“Crip Camp” Q&A addresses issues the disability community still faces

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Nestled in the picturesque New York Catskills, Camp Jened was a summer camp for teens with disabilities in the 1950s, ‘60s and ‘70s. It would also prove to be the unlikely cradle of disability-rights activism in the United States, as portrayed by the critically acclaimed documentary, “Crip Camp: A Disability Revolution.”

Released March 25 on Netflix, “Crip Camp” chronicles the struggle for disability rights throughout the 1970s. It takes viewers inside the San Francisco federal building occupied for nearly a month by disabled demonstrators as they put pressure on elected officials to sign key provisions of Section 504 of the Rehabilitation Act.

The film also depicts protests in Washington, D.C. and New York, demonstrations organized in response to President Nixon’s initial vetoes of the Rehabilitation Act, the segregationist notion of “separate but equal” and the lack of 504 enforcement once the legislation was passed.

But the backdrop to all of this civil disobedience was Camp Jened, a place where many of these eventual activists experienced true freedom, acceptance and comradery for the first time.

On April 4, the SDI family was fortunate enough to be joined by Judy Heumann as well as Neil and Denise Jacobson, three of the stars of “Crip Camp,” for a live Q&A conducted via Zoom webinar. SDI Founder Colleen Starkloff moderated the event, as Judy, Neil and Denise took turns answering questions submitted by participants before and during the Q&A.

Colleen first met Judy Heumann in 1974 and has come to regard her as a “sister” in the fight for disability rights. A special bond also exists between Colleen and the Jacobsons, as she helped the couple adopt their son David in 1987. Colleen was thrilled to introduce these three disability-rights pioneers to the audience of roughly 350 that assembled for the event.

“Their stories are similar to those of millions of disabled people around the world who are tired of being considered second-class citizens and who have succeeded in living independent lives,” Colleen remarks. “What a privilege!”

As Denise described to the audience, Camp Jened instilled a sense of belonging and self-worth that had been largely missing from her and her friends’ lives up to that point.

“The camp has an ideology, and the ideology is that everyone has a voice,” Denise reflects. “When you grow up with a disability, you get very used to people telling you what to do, how to feel, what’s best for you. So when we went to Camp Jened, it was the first time that we had the opportunity to use our voice, and that was very empowering.”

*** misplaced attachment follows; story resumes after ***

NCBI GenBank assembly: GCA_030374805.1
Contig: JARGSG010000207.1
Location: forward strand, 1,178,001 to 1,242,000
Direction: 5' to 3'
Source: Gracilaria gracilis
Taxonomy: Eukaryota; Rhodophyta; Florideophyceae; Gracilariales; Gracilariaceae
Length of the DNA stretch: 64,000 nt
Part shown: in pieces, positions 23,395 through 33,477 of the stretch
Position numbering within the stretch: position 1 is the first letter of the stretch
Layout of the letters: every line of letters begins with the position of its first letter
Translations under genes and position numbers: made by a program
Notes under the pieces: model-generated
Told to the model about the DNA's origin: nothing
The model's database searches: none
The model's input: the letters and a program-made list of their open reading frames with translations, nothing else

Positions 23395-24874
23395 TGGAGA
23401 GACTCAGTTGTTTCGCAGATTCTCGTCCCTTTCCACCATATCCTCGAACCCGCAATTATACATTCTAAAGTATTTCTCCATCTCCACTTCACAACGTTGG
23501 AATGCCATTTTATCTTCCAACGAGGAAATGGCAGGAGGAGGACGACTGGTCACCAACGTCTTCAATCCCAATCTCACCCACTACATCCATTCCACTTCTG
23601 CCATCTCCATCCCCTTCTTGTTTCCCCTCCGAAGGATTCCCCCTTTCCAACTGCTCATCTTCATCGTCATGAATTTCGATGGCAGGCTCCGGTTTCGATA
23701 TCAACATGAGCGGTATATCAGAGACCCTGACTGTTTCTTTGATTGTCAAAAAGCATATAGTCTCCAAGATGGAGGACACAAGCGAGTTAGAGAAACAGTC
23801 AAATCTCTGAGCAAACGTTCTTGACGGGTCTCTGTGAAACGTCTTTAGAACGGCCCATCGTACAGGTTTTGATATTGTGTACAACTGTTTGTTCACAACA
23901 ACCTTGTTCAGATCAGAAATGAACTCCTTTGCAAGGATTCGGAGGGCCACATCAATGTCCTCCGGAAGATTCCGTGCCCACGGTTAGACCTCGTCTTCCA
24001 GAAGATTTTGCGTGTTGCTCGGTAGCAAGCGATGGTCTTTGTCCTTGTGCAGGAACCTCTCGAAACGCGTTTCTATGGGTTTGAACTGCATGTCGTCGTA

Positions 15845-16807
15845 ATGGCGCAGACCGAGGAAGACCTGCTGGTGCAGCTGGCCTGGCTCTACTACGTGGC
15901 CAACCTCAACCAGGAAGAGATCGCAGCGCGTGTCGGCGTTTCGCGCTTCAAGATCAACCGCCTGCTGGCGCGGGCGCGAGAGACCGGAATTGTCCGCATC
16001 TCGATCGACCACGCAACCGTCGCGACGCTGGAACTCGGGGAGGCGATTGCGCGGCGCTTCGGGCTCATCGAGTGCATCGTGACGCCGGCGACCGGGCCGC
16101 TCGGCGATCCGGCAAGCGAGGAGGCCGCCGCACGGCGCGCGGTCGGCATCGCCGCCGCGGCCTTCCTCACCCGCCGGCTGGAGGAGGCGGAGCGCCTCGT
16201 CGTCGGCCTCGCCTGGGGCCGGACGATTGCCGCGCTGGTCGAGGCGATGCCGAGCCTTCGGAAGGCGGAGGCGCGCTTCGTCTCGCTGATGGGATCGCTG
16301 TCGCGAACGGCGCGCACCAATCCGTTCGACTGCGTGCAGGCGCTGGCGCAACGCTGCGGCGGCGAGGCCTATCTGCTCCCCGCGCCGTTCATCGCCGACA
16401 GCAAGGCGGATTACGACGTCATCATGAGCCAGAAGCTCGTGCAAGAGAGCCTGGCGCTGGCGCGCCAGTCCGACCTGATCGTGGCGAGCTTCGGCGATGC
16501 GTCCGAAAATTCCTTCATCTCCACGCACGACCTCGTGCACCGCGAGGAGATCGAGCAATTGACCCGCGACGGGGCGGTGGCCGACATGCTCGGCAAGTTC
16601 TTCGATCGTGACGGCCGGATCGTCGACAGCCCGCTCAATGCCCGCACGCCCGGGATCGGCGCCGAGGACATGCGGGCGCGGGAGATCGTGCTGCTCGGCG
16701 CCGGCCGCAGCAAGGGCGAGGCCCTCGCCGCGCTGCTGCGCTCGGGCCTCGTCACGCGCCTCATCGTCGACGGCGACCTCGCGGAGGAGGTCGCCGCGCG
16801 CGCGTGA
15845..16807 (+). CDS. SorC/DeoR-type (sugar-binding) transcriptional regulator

When asked about extinguishing ableism and attacking the most substantial hurdles currently facing the disability community, Neil spoke passionately about improving quality of life by lifting people out of poverty.

“The most important policy issue I’m working on is ensuring that healthcare for all includes long-term community-based support services,” Neil explains. “But we need more political and economic power. We need to start investing in disabled-owned business enterprises. We need to lobby professionally.”

Ableism is nevertheless alive and well, and the notion of equality, even at its most fundamental level, is often met with skepticism and outright disdain.

Judy, a policy veteran who served under the Clinton and Obama administrations, recounted a situation where she was part of a committee exploring ways to improve bathroom accessibility aboard airplanes. When conversation reached a stalemate, Judy dared to suggest that if airplanes can’t offer accessible bathrooms, then perhaps there should be no bathrooms at all. The other committee members sat in shocked silence.

“It speaks more broadly to the issues we still face as disabled people,” Judy says. “People are still not understanding the barriers that exist. They’re still not understanding the role they’re playing in allowing these barriers to exist and in enabling discrimination to exist when people are not fighting for change.”

Even as one of the most celebrated figures in the history of disability rights, Judy acknowledges the impact of her camp experiences on her life’s overall trajectory.

“I wouldn’t have had the same opportunities to meet disabled people, become friends with disabled people, form alliances and really begin to dream,” Judy admits to the audience. “In many ways, we didn’t have any real dreams because nobody had been encouraging us to think about our futures.”

Individuals from across the United States and parts of Canada participated in the “Crip Camp” Q&A, the first SDI event of its type to be held on a video-conferencing platform like Zoom.

In addition to handling logistics during the Q&A, SDI Director of Development Scott Thompson helped coordinate American Sign Language interpreter services and live captioning for the event. He was pleased with the level of participation and overall pace.

“For a first-time virtual event, I feel it was very successful,” Scott says. “The biggest challenge was working through the 100-or-so questions submitted before and during the event. We were able to get through 20 or 25 of them, which is very good for a Q&A like this.”

You can experience the Q&A now on SDI’s YouTube channel.

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